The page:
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Tuesday, October 4, 2011

They'll Try Anything!

Phillip Pullman is the author of a trilogy of fantasy books which have been described by Christians as the exact opposite of the Chronicles of Narnia. His books, The Golden Compass, The Subtle Knife, and The Amber Spyglass, are quite popular and the first was made into a movie. Pullman absolutely detests Narnia and all that it stands for, and accuses it of many different things, including racism and sexism. I found a very good article on this by Michael Ward, who is very well versed, not only in Narnia, but in everything Lewis wrote.
Here is the article.
The thing that I find funny is how people are always trying to pin accusations of racism on everyone and everything. I once had a rather lively discussion on the Amazon comments with a lady who thought that The Horse and His Boy is racist. I attempted to show her that racism does not mean what she thinks it means. Nowadays, racism is thought to mean a negative portrayal of a colored person (usually black). However, that's ridiculous. Black people aren't perfect, and to portray one of them negatively is not racist.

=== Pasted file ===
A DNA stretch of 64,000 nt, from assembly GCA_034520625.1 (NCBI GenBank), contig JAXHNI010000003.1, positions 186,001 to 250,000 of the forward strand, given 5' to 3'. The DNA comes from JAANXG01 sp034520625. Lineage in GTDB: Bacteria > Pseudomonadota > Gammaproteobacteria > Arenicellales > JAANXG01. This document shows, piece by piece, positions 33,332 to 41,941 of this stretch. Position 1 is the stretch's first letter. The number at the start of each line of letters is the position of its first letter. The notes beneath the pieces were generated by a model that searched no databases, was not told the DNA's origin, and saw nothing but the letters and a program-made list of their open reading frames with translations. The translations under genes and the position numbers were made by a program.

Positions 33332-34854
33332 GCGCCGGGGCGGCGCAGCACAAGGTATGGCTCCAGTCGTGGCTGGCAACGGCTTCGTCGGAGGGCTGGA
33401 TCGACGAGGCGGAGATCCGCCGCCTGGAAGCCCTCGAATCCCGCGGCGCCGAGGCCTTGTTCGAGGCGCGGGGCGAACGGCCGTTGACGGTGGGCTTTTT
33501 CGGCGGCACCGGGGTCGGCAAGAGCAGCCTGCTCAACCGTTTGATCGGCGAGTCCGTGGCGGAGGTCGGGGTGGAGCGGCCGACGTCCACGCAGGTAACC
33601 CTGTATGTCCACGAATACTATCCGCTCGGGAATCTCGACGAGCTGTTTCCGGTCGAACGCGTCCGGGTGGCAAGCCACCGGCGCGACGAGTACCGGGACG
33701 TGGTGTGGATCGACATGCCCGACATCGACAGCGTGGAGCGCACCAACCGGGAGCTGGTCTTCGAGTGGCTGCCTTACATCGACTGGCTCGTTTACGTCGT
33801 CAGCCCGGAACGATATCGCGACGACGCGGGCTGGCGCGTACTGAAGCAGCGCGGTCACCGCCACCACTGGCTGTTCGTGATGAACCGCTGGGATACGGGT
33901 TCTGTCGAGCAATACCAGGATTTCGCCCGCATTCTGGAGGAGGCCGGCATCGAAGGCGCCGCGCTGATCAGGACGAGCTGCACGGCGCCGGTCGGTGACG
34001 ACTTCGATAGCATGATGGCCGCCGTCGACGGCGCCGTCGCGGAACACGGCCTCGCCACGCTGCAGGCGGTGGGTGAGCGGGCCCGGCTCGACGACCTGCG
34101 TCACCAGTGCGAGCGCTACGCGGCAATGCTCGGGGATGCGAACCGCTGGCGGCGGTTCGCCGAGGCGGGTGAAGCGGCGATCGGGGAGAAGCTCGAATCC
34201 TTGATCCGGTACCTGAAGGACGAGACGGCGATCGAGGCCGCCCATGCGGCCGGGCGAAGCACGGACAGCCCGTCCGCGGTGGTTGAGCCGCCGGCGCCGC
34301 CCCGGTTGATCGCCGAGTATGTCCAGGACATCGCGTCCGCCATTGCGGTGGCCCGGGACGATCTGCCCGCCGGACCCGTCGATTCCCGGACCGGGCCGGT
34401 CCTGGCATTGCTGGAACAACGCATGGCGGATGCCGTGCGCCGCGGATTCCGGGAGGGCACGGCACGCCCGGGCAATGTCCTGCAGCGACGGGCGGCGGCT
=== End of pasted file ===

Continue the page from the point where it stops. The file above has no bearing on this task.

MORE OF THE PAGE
The proper meaning of racist is someone who dislikes all blacks (or Hispanics, or Asians) merely and only because of their skin color and wishes that they did not exist. In this definition, it is impossible that Lewis was a racist, because he portrays dark skinned people (the Calormenes) as having both their good (Aravis and Emeth) and their bad (Rabadash and the Grand Vizier). This is something which Mr. Ward doesn't really touch on: that the definition of racist has been twisted, and no longer means what it's supposed to mean. That's why I've written this. However, the article itself is excellent.
They'll try anything to discredit Narnia. And while there are some legitimate criticisms of the series, because Lewis obviously wasn't perfect, the books are a testimony to (in my humble opinion) perhaps the greatest writer ever. And Phillip Pullman, with his anti-Narnia books, will probably (or at least, hopefully) be forgotten in a decade or so, while Narnia will continue it's popularity for hundreds of years.


  1. Good post, Laura. And thank you for the link to the article. It was excellent, and I appreciate you sharing.
    I do find it befuddling how people so eagerly throw the 'racism' accusation around. But more than that, I find myself puzzled by people like Phillip Pullman and Richard Dawkins, who build entire careers and public figure-hoods out of their hatred for something. Phillip Pullman's success and fame were born out of his hatred for Narnia. Richard Dawkins has made his career out of hating God.
    I just have to pity these people. How unsatisfying it must be to focus all of your efforts and energy on your hatred of something, rather than on your love of something. It makes no sense.

  2. I agree. Not only unsatisfying, but (in Pullman and Dawkins' cases) tragic.
    I'm glad you liked the article :)